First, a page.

On Boundary Conditions
I wrote a twophase, 1D CFD code. It has a segregated solver and a full coupled solver. I just can't seem to get the residuals to behave. They keep oscillating all over the place. Furthermore, my pressure profile looks completely unrealistic for most of the cases I test. I'm trying to model some experimental tests of twophase flow in a pipe that discharges into a vessel full of water. The boundary conditions I give to my code are:
1) mass flow rate at the pipe inlet 2) pressure at the pipe outlet 3) volume fraction of the vapor at the inlet (the experiment gives the flow quality at the inlet) 4) volume fraction of the vapor at the outlet (since the pipe discharges to a large vessel filled with water, I set this value to zero) I'm wondering if I'm allowed to specify the volume fraction on both ends of the pipe like I have. It looks like the void profile tries to take a shape but then suddenly jumps down at the end to satisfy the boundary condition. Could this be the cause of the unrealistic pressure profile and the illbehaved residuals? 
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I agree with cdegroot's solution. Setting a fixed value both in inlet and outlet leads always to inestabilities. Try fixing a gradient (first or second derivative) of the vapour concentration and see if it improves.
I imagine it can even have more physical sense. 
I never really thought of specifying a Neumann boundary condition. Out of my set of governing equations (vapor momentum, liquid momentum, vapor continuity, and liquid continuity), what derivative would I be specifying and to what value?
The experiment I'm modeling gives the mass flow rate and the flow quality at the inlet. It also gives pressure at the outlet. The facility is setup such that the pipe discharges into a large vessel filled with water, so volume fraction is zero at the outlet.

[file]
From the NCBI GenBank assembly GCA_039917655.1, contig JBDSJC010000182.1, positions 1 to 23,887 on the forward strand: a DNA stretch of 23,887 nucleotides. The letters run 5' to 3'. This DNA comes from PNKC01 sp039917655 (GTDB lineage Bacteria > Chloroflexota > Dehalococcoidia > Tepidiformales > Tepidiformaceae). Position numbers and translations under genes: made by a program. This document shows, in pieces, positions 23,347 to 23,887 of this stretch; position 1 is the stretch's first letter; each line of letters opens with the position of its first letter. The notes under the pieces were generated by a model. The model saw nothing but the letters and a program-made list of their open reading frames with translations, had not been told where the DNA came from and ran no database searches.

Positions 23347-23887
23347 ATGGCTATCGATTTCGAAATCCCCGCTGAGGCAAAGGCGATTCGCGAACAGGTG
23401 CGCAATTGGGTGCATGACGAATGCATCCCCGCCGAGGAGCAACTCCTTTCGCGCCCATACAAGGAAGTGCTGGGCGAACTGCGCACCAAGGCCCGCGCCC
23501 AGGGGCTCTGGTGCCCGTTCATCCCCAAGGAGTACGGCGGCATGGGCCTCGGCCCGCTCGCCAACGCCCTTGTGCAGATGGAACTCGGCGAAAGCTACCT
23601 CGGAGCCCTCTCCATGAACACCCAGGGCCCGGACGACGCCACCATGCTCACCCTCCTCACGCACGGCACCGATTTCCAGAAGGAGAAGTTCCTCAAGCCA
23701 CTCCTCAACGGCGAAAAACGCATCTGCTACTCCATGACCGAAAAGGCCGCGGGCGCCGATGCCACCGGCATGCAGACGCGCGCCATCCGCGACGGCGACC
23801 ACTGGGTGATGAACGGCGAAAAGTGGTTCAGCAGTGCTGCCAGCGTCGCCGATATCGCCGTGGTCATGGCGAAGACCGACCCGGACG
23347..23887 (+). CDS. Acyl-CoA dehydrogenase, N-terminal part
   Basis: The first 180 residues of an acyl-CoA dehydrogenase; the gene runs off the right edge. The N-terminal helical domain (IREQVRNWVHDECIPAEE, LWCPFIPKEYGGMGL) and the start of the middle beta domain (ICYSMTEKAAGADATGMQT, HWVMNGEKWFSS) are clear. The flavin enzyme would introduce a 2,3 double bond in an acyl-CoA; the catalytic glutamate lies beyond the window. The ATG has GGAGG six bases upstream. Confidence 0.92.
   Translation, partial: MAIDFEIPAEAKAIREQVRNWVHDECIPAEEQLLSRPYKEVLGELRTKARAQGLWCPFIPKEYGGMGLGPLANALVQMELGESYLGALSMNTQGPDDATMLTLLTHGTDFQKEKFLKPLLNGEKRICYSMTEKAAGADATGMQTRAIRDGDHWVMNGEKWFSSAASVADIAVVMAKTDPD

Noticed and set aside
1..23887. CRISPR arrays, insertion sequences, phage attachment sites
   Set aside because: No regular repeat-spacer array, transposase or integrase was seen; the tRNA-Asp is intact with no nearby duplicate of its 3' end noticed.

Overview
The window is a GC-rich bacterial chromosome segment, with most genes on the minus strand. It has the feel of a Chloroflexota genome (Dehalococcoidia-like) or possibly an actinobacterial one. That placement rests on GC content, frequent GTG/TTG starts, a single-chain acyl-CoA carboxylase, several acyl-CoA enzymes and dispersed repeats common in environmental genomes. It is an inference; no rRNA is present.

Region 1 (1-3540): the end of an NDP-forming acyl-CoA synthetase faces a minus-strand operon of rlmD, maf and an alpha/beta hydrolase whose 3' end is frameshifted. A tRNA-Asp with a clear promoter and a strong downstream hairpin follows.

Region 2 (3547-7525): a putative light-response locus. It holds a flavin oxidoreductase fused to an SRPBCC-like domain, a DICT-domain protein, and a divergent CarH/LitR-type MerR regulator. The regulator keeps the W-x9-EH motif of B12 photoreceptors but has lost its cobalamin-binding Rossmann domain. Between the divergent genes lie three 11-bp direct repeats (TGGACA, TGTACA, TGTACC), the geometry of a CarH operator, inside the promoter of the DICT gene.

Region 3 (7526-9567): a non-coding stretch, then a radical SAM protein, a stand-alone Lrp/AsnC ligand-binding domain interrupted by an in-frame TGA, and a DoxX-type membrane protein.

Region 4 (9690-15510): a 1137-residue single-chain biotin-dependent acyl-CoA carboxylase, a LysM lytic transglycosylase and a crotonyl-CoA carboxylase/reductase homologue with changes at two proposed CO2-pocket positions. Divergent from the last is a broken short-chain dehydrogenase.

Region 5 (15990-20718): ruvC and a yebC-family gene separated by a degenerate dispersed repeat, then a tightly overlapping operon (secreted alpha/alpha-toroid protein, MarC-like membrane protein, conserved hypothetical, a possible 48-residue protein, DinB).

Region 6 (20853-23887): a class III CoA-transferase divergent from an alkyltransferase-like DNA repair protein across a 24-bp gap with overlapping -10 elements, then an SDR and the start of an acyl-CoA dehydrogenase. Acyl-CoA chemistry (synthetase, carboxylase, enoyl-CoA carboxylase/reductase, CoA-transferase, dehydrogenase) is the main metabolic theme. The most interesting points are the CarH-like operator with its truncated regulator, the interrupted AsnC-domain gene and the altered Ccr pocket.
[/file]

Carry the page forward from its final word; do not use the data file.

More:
It's risky to say it without knowing in detail what the experiment is about, but I would say derivative of the vapour concentration in space. If the vapour concentration is really zero, then it will also be true that it does not change in space. You will close the equation system without the need of forcing the mass balance.
I'm not sure if I'm right, but I have a hinch. ; ) 
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I would set the derivative of velocity to zero at the outlet. Presumably the volume fraction of zero is attained within the pipe, before it enters the vessel so this should accomplish the same thing, i.e. your solution with the Neumann outlet condition should return a volume fraction of zero at the outlet. If it doesn't, that probably means the liquid enters the vessel as a mixture and becomes liquid within the vessel. Hopefully this is not this case because your 1D model would not handle this. You would need to also model the vessel. In summary: At the inlet: specify velocity to satisfy the desired mass flow rate (Dirichlet condition) and extrapolate the pressure (Neumann condition). At the outlet: specify pressure as the measured pressure (Dirichlet condition) and set the derivatives of the velocities to zero (Neumann condition). 
Thank you both for your recommendations. I will have to play around with these ideas today and report back when I get some results.